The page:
To give you an idea of how outrageous and unfair that is, the rickshaw driver in Amritsar asked for a total of 400R. (100R. from each person) to drive us 45 minutes to the border with Pakistan, wait an entire hour or more for the border closing ceremony to complete, and drive us all the way back. The Pune rickshaw-wallah wanted more than half that amount for the 15 minutes he spent driving me around a tiny section of Pune.

I became so outraged that I literally had a meltdown. “NO!” I screamed. I then proceeded to call him four letter words, and scream in Hindi about how it’s only because I’m a foreigner, and I know how much things should cost. It was, admittedly, a little absurdly disproportionate of a reaction.

It’s not that I’m loathe to part with six dollars. It’s much more that I feel incredibly affronted to be treated as a naive foreigner. I’ve been here three months and at this point it’s more like living here, rather than traveling. And damned if I’m going to be treated like I don’t know what’s going on. I’ve powered through a lot of it and fought my way to correct prices and honesty with locals. I make a sincere effort to speak the language, for God’s sake. I stay for the most part in modest lodgings that the Indian middle-class avoids. So when I’m asked, by someone with a straight face, for more than twice what something is worth, it sends me into a crazy tirade much faster than anything else.


So, like I was saying, Pune and I didn’t get off on the right foot. After I threw the money at the rickshaw-wallah and told him to “Get away from me”, I went up into my room, locked myself inside, and allowed myself to sob quietly for a couple minutes. Then I curled under the blanket and slept.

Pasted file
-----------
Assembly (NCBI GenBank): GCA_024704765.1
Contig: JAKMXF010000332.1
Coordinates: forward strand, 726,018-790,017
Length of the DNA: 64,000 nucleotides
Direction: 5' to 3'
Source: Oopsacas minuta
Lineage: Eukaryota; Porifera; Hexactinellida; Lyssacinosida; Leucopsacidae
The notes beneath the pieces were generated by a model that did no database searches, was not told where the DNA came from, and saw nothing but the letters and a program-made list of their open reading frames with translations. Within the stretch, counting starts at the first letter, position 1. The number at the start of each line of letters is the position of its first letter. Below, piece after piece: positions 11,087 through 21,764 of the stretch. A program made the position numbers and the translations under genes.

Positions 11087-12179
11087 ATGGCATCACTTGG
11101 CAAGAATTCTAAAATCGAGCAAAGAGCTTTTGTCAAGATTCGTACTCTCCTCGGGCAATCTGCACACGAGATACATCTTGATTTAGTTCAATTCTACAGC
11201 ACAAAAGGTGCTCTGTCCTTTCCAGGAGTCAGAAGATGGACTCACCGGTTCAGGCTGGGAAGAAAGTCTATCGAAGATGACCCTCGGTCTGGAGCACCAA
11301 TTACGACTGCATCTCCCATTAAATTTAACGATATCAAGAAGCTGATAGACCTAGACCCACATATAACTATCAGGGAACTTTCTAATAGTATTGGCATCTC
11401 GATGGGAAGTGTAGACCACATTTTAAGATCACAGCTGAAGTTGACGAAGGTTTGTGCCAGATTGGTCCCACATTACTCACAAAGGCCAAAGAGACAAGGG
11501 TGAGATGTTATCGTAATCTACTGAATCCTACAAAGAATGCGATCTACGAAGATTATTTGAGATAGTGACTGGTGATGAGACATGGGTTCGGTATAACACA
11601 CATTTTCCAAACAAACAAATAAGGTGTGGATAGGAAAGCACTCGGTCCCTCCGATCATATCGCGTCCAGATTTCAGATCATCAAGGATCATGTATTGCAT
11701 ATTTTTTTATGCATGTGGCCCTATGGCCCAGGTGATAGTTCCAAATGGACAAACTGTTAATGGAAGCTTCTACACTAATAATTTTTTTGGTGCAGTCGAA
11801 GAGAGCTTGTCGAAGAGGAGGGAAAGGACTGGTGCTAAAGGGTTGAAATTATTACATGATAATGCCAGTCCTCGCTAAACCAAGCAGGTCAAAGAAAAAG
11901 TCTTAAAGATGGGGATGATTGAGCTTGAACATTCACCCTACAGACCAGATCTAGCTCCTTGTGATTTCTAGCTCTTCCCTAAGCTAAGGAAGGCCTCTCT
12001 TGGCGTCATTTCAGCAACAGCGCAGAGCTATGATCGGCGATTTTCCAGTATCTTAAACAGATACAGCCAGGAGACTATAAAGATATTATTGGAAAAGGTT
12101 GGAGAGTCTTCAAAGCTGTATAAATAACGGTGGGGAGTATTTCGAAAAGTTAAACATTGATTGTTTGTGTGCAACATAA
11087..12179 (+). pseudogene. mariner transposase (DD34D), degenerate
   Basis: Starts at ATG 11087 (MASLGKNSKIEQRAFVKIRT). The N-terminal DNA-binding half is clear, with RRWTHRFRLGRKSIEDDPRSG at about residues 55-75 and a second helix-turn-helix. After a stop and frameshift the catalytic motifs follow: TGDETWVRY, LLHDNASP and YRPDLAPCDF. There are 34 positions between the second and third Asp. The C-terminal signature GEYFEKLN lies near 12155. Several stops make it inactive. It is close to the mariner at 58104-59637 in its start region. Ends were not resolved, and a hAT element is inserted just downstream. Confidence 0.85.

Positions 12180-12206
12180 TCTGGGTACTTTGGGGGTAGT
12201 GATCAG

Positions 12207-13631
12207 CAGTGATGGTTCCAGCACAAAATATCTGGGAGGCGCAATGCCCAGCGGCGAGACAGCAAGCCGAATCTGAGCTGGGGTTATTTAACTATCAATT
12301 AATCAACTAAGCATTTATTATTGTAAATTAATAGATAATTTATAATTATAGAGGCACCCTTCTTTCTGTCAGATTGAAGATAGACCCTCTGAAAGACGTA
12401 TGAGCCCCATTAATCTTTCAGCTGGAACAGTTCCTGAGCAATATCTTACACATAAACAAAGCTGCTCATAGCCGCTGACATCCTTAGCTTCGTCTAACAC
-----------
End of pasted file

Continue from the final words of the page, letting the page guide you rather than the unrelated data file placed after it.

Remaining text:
This wedge the country drives in between you and everyone else–which says “You’ll never belong here”–gets me sensitive sometimes.

I felt a little less insane when I woke up. I decided to take a walk, to take in a little of Pune, gauge the difference between the north and the south.

Here’s one thing: The weather down here? It’s comfortable. Like, comfortable enough that you can walk around outside without feeling absolutely miserable and wanting with all your heart just to be inside. All of the north–with the exception of cool and calm Dharmshala–was, simply put, horrible for living. The sun was so intensive that the day was almost unenjoyable. It beat you into a submissive and yawning slave to the shade, and then it laughed at you when you passed by pools of water that were clogged with garbage and colored a noxious green. Northern India during monsoon season is unkind.

But down here, the weather is lovely. It’s warm but not hot, breezy but not chilly. I can wear jeans and not be soaked with sweat. Big, grey clouds roll in and soften the day. Gentle rain comes down and makes a jacket seem appropriate. My back doesn’t sweat (don’t look grossed out; I told you north India is intense). My feet don’t sweat. NOTHING SWEATS. It’s almost like I’m not in India or something.

Not wanting to die when I’m outside means I’ve no use for rickshaws and I’ve rediscovered walking. And, to further expound on the glories of the south, there are more trees (especially beautiful, expansive banyan trees), less garbage, and less dust.

And then there’s the German Bakery.